3437699PHENOL PURIFICATION1969-04-08Flickinger
3335070Phenol purification by base addition and plural distillation1967-08-08Adams
2992169N/A1961-07-11Gregory et al.
2744143N/A1956-05-01Filar
2734085N/A1956-02-07Adams et al.



Primary Examiner:
Barts, Samuel
Assistant Examiner:
Witherspoon, Sikarl A.
Attorney, Agent or Firm:
FRANK A. SMITH (GENERAL ELECTRIC CO. ONE PLASTICS AVENUE PITTSFIELD MA 01201)
Claims:
What is claimed is:

1. A method for removing impurities from a cumene hydroperoxide cleavage product mixture, comprising: extracting impurities from a first cumene hydroperoxide cleavage product mixture with an aqueous phase having a basis pH; neutralizing the aqueous phase to form an aqueous salt phase; oxidizing the impurities in the aqueous salt phase with an oxidizing agent to form water-soluble oxidized derivatives of the impurities; extracting impurities in a second cumene hydroperoxide cleavage product mixture with the aqueous salt phase containing the oxidizing agent and the water-soluble oxidized derivatives; and separating, from the extracted second cumene hydroperoxide cleavage product mixture, the aqueous salt phase containing the water-soluble oxidized derivatives from the first product mixture and the extracted impurities from the second product mixture.

2. The method of claim 1, wherein extraction of the second product mixture is in the presence of at least a portion of the first product mixture.

3. The method of claim 1, wherein greater than about 40 percent of the impurities are converted to the water-soluble oxidized derivatives.

4. The method of claim 1, wherein greater than about 60 percent of the impurities ate converted to the water-soluble oxidized derivatives.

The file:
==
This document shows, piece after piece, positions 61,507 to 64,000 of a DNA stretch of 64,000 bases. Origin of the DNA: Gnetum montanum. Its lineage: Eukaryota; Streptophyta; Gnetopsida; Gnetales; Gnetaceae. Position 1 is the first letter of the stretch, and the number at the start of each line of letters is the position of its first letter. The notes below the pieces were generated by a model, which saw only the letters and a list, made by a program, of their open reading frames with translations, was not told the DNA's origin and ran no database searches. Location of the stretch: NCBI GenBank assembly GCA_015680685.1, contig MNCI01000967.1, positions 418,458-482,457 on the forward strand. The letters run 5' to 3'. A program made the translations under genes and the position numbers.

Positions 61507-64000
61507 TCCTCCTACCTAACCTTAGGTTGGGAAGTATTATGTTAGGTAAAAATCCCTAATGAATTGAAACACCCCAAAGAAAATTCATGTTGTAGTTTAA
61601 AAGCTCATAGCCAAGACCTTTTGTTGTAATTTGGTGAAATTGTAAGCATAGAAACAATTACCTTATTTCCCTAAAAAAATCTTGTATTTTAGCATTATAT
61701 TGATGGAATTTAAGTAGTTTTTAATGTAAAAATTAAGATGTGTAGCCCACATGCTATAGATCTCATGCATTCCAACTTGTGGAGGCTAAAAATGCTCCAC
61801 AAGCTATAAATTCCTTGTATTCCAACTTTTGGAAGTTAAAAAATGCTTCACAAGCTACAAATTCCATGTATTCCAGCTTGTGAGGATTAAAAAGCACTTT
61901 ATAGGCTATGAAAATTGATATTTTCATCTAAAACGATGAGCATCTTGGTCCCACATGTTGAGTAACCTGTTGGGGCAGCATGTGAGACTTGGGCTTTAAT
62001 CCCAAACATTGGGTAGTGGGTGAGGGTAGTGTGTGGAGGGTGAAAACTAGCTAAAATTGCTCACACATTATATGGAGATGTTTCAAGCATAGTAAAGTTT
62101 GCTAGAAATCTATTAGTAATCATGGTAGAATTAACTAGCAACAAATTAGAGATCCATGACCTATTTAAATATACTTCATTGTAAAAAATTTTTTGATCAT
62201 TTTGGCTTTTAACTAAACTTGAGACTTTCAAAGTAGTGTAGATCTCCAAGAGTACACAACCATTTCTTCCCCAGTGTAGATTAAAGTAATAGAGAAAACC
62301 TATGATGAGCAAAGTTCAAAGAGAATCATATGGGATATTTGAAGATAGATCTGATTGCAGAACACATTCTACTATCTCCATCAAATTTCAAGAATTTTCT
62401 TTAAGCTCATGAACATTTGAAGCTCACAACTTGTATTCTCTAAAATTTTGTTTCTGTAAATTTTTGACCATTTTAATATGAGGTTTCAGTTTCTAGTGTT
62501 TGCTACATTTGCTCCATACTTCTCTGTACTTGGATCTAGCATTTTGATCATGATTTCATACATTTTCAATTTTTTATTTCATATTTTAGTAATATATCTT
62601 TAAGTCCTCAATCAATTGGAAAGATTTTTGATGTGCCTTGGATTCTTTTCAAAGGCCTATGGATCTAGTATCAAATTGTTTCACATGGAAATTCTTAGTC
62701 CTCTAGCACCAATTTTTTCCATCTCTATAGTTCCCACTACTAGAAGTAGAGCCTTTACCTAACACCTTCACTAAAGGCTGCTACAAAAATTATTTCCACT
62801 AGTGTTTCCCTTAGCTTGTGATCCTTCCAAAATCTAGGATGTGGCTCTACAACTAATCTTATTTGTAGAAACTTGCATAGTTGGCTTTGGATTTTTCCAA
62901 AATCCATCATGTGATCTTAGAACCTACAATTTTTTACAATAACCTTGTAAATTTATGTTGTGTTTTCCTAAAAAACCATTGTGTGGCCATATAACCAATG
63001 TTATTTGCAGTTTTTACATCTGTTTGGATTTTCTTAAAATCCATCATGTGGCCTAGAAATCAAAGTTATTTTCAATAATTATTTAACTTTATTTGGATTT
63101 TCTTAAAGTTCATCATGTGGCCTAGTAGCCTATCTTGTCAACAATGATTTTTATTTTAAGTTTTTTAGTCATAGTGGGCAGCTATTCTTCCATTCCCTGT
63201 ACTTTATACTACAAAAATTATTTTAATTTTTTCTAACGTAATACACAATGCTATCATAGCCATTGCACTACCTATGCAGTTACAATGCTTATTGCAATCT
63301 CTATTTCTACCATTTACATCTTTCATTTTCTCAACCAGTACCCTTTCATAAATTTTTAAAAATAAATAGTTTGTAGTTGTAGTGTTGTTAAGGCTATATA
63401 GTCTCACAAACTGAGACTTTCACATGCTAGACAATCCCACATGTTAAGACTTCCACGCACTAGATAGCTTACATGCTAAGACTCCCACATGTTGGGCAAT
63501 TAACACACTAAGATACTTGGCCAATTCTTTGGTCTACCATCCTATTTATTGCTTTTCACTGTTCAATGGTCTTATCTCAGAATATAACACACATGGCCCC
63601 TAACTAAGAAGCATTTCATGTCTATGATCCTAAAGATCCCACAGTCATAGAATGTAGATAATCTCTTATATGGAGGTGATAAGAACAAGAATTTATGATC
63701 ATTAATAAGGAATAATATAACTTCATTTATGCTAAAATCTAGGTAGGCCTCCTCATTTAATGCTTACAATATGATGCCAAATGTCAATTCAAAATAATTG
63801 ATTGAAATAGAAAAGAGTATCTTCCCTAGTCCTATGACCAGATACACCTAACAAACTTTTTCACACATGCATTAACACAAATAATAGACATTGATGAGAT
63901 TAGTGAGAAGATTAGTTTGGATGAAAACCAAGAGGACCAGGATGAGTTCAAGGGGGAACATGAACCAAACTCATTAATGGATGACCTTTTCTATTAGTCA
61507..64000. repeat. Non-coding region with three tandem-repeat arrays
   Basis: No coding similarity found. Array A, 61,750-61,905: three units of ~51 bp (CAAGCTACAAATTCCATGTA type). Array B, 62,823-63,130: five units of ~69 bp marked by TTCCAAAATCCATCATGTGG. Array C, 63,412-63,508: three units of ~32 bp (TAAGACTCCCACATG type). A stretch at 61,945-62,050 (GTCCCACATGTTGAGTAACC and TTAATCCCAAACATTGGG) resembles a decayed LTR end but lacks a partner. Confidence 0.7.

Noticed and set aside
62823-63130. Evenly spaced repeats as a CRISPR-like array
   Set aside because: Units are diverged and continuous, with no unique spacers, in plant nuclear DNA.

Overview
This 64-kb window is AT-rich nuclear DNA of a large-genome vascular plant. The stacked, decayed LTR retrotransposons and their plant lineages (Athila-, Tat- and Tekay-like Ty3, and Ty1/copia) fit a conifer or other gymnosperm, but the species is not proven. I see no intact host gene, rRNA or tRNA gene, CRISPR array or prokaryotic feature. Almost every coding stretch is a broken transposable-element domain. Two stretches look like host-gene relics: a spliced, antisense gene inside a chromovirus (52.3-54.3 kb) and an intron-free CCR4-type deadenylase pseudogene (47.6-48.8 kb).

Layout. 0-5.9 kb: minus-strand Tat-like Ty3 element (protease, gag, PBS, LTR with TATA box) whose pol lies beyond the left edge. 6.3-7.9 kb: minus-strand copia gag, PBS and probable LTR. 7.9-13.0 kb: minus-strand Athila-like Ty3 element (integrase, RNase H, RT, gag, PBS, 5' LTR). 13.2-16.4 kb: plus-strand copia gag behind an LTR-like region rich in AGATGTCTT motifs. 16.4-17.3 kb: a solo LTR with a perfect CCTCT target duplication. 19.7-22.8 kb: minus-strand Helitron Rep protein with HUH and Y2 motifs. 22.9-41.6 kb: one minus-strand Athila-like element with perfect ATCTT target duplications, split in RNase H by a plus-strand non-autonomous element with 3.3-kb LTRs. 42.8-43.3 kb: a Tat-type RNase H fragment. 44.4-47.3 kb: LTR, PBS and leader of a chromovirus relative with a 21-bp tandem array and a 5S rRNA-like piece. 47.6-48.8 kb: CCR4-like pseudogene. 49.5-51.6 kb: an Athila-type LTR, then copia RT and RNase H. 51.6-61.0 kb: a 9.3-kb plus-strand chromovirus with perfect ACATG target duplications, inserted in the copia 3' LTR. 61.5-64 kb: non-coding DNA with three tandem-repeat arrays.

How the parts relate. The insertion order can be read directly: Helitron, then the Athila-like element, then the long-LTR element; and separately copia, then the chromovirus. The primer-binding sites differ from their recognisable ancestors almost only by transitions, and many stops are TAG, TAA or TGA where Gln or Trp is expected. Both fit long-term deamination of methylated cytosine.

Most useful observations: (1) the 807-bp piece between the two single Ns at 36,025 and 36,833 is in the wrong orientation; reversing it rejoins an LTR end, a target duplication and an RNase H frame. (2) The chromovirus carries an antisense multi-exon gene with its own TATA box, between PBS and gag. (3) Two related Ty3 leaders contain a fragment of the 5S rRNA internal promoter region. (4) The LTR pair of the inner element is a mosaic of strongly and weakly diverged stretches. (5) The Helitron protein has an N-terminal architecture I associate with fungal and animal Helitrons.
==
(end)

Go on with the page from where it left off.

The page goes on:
5. The method of claim 1, wherein greater than about 90 percent of the impurities are converted to the water-soluble oxidized derivatives.

6. The method of claim 1, wherein the impurities are mesityl oxide, acetaldehyde, hydroxyacetone, carbonyl-containing impurities, aldehyde-containing impurities, or a combination comprising at least one of the foregoing impurities.

7. The method of claim 1, wherein the oxidizing agent oxidizes impurities extracted from the second product mixture.

8. The method of claim 1, wherein the oxidizing agent is present in an amount effective to maintain a pH of about 3 to about 6 during oxidizing.

9. The method of claim 1, wherein the oxidizing agent is present in an amount effective to maintain a pH of about 4 to about 5 during oxidizing.

10. The method of claim 1, wherein the aqueous salt phase further comprises about 10 to about 20 weight percent sodium sulfate solution.

11. The method of claim 1, wherein the oxidizing agent is oxygen, hydrogen peroxide, sodium peroxide, potassium permanganate, sodium permanganate, or a combination comprising at least one of the foregoing oxidizing agents.

12. The method of claim 1, wherein the temperature is about 80 to about 140° Celsius.

13. The method of claim 1, wherein reacting further comprises applying a pressure of about 0.5 to about 5 atmospheres.